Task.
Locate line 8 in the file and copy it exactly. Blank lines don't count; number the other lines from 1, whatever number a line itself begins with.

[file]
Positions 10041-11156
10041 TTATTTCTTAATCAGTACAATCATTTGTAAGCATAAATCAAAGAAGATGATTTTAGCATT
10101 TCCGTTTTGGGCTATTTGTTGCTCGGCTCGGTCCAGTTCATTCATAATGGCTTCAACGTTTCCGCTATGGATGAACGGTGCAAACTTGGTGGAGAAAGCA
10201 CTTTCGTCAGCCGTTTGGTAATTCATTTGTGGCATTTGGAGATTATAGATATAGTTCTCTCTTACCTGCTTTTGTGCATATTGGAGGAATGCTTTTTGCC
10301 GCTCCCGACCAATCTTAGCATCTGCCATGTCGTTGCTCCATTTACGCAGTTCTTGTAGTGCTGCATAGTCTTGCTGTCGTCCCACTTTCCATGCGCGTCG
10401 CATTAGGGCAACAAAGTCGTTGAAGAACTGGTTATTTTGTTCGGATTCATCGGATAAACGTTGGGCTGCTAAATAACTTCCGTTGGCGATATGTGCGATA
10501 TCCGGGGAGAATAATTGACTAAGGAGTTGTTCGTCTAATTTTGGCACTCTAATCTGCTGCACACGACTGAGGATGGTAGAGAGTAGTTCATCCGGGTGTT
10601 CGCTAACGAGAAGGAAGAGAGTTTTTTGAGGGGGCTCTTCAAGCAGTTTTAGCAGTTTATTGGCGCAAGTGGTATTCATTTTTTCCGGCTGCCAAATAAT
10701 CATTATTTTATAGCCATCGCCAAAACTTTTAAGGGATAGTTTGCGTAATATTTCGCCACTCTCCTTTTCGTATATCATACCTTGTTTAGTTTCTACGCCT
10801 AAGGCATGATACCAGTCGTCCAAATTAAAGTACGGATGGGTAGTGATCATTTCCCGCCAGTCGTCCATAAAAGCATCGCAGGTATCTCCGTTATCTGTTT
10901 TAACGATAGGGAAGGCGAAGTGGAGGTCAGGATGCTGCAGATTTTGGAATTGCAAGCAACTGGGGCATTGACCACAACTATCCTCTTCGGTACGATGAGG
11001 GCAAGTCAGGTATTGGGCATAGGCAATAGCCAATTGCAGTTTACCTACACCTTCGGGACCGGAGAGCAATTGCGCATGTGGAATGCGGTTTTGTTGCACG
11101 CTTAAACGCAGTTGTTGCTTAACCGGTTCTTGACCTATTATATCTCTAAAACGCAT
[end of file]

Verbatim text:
10601 CGCTAACGAGAAGGAAGAGAGTTTTTTGAGGGGGCTCTTCAAGCAGTTTTAGCAGTTTATTGGCGCAAGTGGTATTCATTTTTTCCGGCTGCCAAATAAT